BARTOW–The scorched remains of the sanctuary, buckled roof and blackened pews serve as a backdrop for the sign outside of Main Street Baptist Church in Bartow that reads, “God is Still God and God is Still Good.”
While that may seem odd to passersby, Pastor Adam Mayfield believes the sign remains true.“Exactly three years ago from the day of the fire, I preached a sermon talking about adversity,” he said. “In that sermon, I said ‘God is still God and God is still good,’ so we plan to keep that on our sign.”
The fire erupted in the church building in the early morning hours of Sunday, March 13, gutting the historic sanctuary built in 1947 and flooding the basement as firefighters eventually brought the flames under control.
Mayfield praised the Bartow Fire Department for keeping the fire from spreading to the church’s other buildings, but the sanctuary, basement, furnishings and the newly upgraded worship space and equipment were a total loss.
Fire intentionally set
After the blaze was brought under control, the fire marshal believed it may have started from an electrical malfunction, but Mayfield wondered if it had been started accidently by some of the homeless who often sleep near the church located just a few blocks from downtown. He suggested that the church’s security footage be reviewed.
Two days after the fire, the church learned it had been set intentionally by a woman who lived nearby. She confessed and has been charged with arson. Mayfield said the church knows the woman and had sought to help her in the past.
“It was heartbreaking to learn that it was arson and started by an individual we know,” Mayfield said. Still, the church plans to demonstrate grace toward the woman.
“We plan to walk with her through this, love her, pray for her and make sure she gets the help she needs,” he said.
“Her relationship with the church, and ultimately that she comes to know Jesus Christ, is of utmost importance.”
Outpouring of support
The church has been overwhelmed by the community’s response to the tragedy. The day of the fire, First Baptist Church in Bartow opened its facilities for the congregation to worship. Currently Main Street church is meeting in its fellowship hall.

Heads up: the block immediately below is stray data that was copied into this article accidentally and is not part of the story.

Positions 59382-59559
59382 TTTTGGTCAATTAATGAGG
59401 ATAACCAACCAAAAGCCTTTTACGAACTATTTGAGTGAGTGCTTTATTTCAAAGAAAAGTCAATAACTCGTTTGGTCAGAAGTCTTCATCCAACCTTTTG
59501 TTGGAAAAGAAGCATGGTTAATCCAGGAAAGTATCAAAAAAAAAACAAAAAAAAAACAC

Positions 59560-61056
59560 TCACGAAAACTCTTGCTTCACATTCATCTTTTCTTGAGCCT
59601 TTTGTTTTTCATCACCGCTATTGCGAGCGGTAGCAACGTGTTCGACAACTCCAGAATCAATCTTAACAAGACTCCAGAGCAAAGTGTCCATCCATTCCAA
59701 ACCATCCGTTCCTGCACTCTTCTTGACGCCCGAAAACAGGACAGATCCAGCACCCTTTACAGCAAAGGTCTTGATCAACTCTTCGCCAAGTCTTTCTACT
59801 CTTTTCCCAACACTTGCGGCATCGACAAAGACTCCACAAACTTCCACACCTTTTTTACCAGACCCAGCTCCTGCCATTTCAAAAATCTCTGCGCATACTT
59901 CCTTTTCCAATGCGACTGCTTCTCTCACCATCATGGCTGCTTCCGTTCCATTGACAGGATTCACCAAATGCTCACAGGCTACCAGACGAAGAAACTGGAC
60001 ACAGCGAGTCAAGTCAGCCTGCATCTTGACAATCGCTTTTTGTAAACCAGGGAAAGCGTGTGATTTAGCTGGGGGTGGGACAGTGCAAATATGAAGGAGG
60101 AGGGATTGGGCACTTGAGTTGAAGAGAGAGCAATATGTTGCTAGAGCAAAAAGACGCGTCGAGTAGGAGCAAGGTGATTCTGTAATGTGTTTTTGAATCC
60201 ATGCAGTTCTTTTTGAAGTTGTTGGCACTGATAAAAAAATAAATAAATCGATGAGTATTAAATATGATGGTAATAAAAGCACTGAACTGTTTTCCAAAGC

The 41-year-old pastor said the church, organized in 1938 in a pole barn, without a doubt will rebuild. This isn’t the first time this church has experienced a fire. That original church, which was located a few blocks south, caught fire the morning the congregation moved to its current location in 1947.
Thankfully, the church has insurance, and Mayfield said the outpouring of financial gifts above what is needed will be used to begin a program that will help meet mental health needs of the community.
After the fire, Bartow’s mayor visited the pastor and cried over the church’s destruction. Other congregations, including those of other denominations, have offered assistance. A new state-of-the-art sound system was donated. Local restaurants have held fundraisers to help rebuild the church.
Mayfield recalled that a professor once asked, “If your church stopped existing, would your community notice?” The pastor believes the community of Bartow has resoundingly answered, “Yes.”
Tommy Green, executive director-treasurer of the Florida Baptist Convention, immediately visited the church after the fire and prayed with the staff. “He said, ‘We will do whatever you need, including paying the deductible. Just tell us what you need,’” Mayfield reported.
He asks that Florida Baptists pray for the church and for the woman involved. “We would not want to walk through this without prayer.”